While the balancing act is fun and learning the nuance of its strategies rewards you in multiple playthroughs, there are moments of frustration that feel unfair. It’s possible that many of these design decisions came about in order to inject a still-greater sense of realism to the survival experience, but there are too many moments where they read as misjudgment on the part of the developers, and the result is the game simply being a bit less fun.

As in all survival sims, the procedurally-generated nature of its resources and threats is part of the challenge and the enjoyment, but at times it can feel like dumb luck as to whether or not you might happen upon just what you need in order to survive a snake bite or an oncoming storm. As you progress and learn the game’s systems and signals, you get better at remaining prepared and anticipating threats, but there are moments when you can’t help but feel cheated by bad luck, as the potential catastrophes simply outweigh your ability to stay ahead of them.

And like an unexpected broken bone under a suddenly wet coat, this is aggravated further by the most disappointing element of the game, an under-designed and downright frustrating inventory and menu system. The inventory itself, while again arguably realistic, is impossibly small until you luck into finding a necessary expansion. This is somewhat-alleviated as you can move items between yourself, your dog, and your raft (if you’re close enough to it), but in another all-too-real decision, you must do so in real time, a fact that inevitably leads to death and dismemberment, particularly if what you need on hand is a trap or weapon. Quick menus and keys have been implemented, and help, but they’re really a bandage on a busted system.

On top of the inventory, there are several sub-menus that, given time, you can adjust to, but they simply don’t match the rest of the gameplay. From ill-defined crafting to items that really should just stack themselves, there is a laundry list of needlessly difficult roadblocks to your survival. In a way, the mismanagement of the inventory and menus is that much more frustrating in light how good the rest of the game is.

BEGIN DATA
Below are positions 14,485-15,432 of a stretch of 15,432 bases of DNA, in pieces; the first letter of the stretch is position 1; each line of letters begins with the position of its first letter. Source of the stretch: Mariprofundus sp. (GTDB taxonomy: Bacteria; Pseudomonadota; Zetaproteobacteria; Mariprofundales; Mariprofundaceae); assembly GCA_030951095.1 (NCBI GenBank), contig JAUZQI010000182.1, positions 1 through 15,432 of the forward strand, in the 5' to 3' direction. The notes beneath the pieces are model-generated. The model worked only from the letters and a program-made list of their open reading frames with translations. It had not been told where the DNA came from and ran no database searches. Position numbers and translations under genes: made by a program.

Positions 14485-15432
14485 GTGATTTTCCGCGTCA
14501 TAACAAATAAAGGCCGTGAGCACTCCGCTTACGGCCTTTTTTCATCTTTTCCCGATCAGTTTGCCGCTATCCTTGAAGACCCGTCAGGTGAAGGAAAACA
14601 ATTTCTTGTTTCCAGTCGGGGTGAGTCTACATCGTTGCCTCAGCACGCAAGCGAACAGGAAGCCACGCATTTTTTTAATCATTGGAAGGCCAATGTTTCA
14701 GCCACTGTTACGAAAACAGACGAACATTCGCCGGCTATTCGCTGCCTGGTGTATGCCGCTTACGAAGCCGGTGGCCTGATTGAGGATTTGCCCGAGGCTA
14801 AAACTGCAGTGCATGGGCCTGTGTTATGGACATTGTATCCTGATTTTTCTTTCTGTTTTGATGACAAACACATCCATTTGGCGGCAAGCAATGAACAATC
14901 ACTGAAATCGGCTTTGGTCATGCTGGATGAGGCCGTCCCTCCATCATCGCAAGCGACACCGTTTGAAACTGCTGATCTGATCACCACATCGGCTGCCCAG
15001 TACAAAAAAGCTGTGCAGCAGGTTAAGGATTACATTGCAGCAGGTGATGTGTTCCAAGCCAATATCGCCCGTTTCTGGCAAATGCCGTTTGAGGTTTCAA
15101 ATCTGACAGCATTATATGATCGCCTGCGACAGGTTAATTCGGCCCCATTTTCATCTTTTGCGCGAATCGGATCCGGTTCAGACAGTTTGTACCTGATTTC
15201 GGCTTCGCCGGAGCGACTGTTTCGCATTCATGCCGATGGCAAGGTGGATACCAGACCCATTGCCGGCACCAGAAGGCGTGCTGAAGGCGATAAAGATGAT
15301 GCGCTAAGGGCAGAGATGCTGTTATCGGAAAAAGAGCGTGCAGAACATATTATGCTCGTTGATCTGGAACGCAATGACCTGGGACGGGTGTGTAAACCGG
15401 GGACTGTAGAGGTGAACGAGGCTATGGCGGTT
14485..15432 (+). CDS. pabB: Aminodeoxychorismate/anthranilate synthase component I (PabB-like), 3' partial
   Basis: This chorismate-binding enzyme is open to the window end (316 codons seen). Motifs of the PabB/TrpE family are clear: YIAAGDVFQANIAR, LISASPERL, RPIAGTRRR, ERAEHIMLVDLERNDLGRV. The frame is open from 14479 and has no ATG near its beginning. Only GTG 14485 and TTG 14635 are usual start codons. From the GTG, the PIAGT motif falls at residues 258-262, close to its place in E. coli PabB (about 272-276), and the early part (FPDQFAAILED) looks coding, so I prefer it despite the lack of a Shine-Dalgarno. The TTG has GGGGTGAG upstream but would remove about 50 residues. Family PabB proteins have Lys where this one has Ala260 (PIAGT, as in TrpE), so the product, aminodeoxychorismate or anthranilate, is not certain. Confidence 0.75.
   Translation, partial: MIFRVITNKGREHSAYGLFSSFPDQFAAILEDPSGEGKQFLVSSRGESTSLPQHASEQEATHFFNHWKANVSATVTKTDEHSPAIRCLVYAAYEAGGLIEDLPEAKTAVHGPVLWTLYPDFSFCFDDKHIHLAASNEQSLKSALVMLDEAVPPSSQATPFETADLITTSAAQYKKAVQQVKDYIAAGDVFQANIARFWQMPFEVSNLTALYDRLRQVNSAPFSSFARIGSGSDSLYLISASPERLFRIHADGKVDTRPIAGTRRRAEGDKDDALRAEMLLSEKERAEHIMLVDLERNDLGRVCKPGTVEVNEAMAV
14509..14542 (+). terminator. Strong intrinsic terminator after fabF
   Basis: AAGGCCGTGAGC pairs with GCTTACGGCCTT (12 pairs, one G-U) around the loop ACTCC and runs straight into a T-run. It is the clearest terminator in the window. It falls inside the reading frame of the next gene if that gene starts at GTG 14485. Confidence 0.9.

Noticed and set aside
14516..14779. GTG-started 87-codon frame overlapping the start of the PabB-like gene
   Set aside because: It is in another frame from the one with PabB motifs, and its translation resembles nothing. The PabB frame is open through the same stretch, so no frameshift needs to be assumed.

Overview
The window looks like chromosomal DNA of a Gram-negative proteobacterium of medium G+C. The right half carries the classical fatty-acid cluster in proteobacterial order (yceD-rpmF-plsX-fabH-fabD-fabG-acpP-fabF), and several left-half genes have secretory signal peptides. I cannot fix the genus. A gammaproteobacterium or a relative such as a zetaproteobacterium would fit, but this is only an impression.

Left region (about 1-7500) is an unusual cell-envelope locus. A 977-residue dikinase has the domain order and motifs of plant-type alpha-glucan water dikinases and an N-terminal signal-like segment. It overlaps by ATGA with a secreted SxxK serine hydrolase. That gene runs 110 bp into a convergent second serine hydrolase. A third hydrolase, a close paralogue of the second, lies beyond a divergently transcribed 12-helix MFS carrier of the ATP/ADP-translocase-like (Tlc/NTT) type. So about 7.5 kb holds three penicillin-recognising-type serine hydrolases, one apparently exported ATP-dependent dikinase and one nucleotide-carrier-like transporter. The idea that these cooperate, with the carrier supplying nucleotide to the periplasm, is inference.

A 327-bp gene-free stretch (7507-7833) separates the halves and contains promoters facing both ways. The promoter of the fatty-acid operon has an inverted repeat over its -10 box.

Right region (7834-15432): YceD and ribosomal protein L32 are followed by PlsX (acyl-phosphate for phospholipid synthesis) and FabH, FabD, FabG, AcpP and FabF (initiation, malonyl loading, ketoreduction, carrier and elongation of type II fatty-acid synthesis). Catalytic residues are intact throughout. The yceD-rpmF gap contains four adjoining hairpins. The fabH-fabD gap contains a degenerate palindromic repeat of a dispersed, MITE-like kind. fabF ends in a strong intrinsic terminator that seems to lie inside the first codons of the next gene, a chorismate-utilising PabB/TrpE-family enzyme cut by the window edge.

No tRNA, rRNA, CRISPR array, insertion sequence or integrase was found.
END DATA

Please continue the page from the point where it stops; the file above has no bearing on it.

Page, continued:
Thankfully, like a timely splint, the developers have mitigated some of these irritations by including save points, a shock and a blessing for any hardened fanatic of other survival sims. The checkpoint system also includes a loose-but-intriguing storyline and the appearance of a handful of colorful NPCs, all of whom are a delight to discover and learn about. And those who don’t want their hand held in story mode can also opt for the equally entertaining ‘endless mode.‘ (Pro-tip: it won’t be endless. You’ll die.)

In sharp contrast to the menu system, the rest of the game oozes an assured sense of style in its presentation. The post-apocalyptic river and islands exude charm in every soggy dent and detail. On top of the distinct visual appeal, there’s a stirring soundtrack by country musician Chuck Ragan that kicks in throughout the journey, alternating between rollicking and soothing in perfect time with your explorations. All of which leaves you hard-pressed not to feel immersed in this finely-crafted world. The totality is the result of the talented pedigree of the developers, Molasses Flood, a self-proclaimed group of Triple-A refugees boasting veterans from games such as Bioshock and Rock Band. They clearly poured their hearts and souls into the unexpected endeavor, and it shows.

Like the world that your mysterious protagonist has somehow found herself drifting through, Flame in the Flood is imperfect. But despite its flaws, it sings with heart and style, and in the end is just plain fun. If you can forgive a few puzzling design decisions, there’s a wonderful and inventive game waiting to be discovered downriver.

Marty Allen is an artist, writer, and creative producer who lives in Brooklyn. Marty loves to write about video games, pop culture, and all sorts of things. He's written a pile of books and made a bunch of art and songs, but mostly he just plays Animal Crossing, walks his dog, and makes delicious sandwiches.